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The Hulkster took his macho man, larger than life persona way too seriously – but perhaps that’s why he’s now the legend that he is. Was his in-ring persona a gimmick, or was it just him being him? Probably a bit of both.

Despite all the fame and fortune and all the accolades Hogan gets wherever he goes, at one point – actually for the vast majority of his career – all of this got to his head. Hogan thought he was the icon of wrestling and that nobody else deserved a chance. Things didn’t happen without his say-so, and he even had creative control over his contract. Hogan is known as one of the biggest politicking wrestlers in the business, and if you’re someone the Hulk doesn’t like, you don’t stand a chance of making it. He couldn’t stand to lose, thought his character invincible and just took himself way too seriously.

10 The Undertaker

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The Undertaker’s career looks to be coming to an end; he’s 51, went undrafted in the 2016 WWE draft and seems to be easing back from a life spent in the ring. Regardless of what happens next for The Undertaker, he’s cemented himself as one of the greatest wrestlers to have ever lived. His legacy will live on for yonks – it’s all credit to Mark Calaway who lived and breathed his character – The Undertaker.

Calaway has always been The Undertaker – he’s rarely captured on film not portraying The Phenom; some may say that’s dedication, other will argue he just takes himself way too seriously. Taker even showed up to the Cleveland Cavaliers ring ceremony in full character this year to show his support of the team. His imposing stature has meant that he’s king of the ring inside and out; what he says goes – you’d have to be mad to want to mess with The Undertaker!

9 Randy Savage

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Randy Savage was nicknamed “Macho Man” for a reason; that’s because he was macho – it was all machismo with Savage who personified the ideal wrestler for many of the fans during that era – in a way, much like Hulk Hogan. Savage was also different from Hogan on so many levels, although they’re both in the same category when it comes to the greatest performers of all time.

He might have been great but something he did was take himself and the situations he found himself in, too seriously; his marriage to Miss Elizabeth comes to mind. Miss Elizabeth was his actual wife, so understandably he was very protective over her. There are rumors that Savage would lock Elizabeth in their Florida home for weeks until he came back home from the road; all because wrestlers mentioned her in promos. Aside from those stories, Savage also had creative control over his WCW contract, and ensured that he didn't put many people over in his later years.

8 The Ultimate Warrior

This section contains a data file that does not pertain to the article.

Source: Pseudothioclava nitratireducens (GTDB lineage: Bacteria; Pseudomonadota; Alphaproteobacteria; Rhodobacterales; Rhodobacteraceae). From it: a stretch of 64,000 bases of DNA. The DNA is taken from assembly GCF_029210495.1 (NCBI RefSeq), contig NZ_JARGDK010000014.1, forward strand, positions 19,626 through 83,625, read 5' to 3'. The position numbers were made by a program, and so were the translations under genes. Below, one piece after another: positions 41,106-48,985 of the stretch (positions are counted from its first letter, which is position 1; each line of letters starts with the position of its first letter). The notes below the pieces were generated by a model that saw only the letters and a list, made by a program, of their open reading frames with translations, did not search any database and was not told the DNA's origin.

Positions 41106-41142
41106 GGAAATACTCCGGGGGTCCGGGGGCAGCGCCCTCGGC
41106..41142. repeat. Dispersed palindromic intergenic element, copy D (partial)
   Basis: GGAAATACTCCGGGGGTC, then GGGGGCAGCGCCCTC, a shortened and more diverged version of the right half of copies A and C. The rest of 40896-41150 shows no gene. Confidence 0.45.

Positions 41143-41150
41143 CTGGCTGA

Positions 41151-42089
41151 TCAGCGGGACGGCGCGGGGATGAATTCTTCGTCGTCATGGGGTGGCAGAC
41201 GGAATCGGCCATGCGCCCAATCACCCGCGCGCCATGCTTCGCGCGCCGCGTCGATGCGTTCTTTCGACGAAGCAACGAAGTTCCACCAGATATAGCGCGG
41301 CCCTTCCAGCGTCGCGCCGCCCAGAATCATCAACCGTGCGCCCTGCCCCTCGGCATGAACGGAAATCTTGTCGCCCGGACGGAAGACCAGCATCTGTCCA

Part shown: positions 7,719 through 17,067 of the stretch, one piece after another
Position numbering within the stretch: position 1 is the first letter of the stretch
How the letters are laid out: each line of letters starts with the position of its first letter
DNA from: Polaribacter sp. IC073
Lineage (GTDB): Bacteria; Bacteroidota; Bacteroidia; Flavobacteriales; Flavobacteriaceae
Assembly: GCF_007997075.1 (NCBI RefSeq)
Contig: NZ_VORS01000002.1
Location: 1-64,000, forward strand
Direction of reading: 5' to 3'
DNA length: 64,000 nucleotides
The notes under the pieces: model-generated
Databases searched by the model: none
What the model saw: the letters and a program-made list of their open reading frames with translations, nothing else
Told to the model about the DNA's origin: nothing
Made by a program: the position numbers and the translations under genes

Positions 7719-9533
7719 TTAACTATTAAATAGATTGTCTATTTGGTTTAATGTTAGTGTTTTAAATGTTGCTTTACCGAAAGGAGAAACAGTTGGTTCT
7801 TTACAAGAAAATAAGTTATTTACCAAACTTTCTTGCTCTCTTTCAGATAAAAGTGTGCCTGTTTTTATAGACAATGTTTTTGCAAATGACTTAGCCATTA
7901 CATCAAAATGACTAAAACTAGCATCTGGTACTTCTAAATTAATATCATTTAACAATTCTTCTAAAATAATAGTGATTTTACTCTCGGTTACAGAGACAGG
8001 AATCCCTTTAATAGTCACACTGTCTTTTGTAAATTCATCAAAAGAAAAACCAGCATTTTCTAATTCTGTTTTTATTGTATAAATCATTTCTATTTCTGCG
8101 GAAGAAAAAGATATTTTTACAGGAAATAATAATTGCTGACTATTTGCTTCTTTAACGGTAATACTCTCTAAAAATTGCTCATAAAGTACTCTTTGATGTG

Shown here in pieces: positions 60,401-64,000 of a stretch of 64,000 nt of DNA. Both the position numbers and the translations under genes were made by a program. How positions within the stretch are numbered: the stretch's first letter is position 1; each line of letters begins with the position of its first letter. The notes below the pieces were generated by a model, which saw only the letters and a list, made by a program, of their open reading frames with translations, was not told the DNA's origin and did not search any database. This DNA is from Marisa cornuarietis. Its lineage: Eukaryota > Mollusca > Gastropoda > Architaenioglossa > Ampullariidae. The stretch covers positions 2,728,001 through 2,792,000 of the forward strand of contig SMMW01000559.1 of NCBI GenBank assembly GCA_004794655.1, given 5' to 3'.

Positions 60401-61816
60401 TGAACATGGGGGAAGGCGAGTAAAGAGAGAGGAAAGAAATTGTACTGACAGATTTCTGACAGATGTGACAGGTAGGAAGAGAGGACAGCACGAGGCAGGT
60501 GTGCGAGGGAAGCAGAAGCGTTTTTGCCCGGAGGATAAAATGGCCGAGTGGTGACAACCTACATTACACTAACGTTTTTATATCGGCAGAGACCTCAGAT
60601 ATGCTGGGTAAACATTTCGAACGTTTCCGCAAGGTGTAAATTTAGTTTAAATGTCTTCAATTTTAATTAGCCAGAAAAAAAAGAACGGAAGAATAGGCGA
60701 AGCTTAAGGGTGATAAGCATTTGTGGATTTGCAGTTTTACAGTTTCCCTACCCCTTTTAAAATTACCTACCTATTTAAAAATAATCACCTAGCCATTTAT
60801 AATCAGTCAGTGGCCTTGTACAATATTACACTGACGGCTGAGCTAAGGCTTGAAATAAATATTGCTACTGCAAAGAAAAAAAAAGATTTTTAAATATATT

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To you and I sitting in front of the TV, to the thousands of fans watching in the arenas, The Ultimate Warrior was an utter legend, and he’s rightfully received all the accolades that have come his way for his in-ring performances over the years. Having said that, there’d be quite a few in wrestling who curse every time they hear his name, because he was also hated by a lot of people. That’s because, for the majority of his career, he took himself and the industry too seriously, he was selfish, egotistical and buried a lot of wrestlers, ruined a lot of careers. I mean, look at how he sold Triple H's pedigree and you will understand exactly what we mean here!

He also thought that he was worth a ridiculous amount of money - he once demanded $500,000 to wrestle at SummerSlam – a ludicrous amount of cash in those days. Throughout it all Warrior maintained that his character was larger than life, and even changed his legal name to reflect his wrestling character.

7 Shawn Michaels

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Where to start with Shawn Michaels…he’s undoubtedly one of, if not the greatest in-ring performer ever. But HBK was also a real pain to deal with; he thought nothing of stealing the show and ensuring that he was the star of the match. During the early stages of his career, he didn’t really care about anyone else – apart from those in The Kliq – and refused to lose matches to anyone outside his close circle of friends.

What Michaels said, went – we’ve said that a few times in the this article, but that was certainly the case with Michaels. He even had the audacity to tell Vince what’d be happening, not that Vince minded. During the 1990s, Michaels basically ran the show, had an ego the size of Long Island and was just a nightmare for the other guys in the locker rooms.

6 Triple H

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Triple H along with the likes of Shawn Michaels and The Kliq, basically ran things in WWE during the 90s and early 2000s. Well now he is a corporate executive so nothing’s really changed here – instead of backstage bullying he actually has a position with WWE allowing him to do so.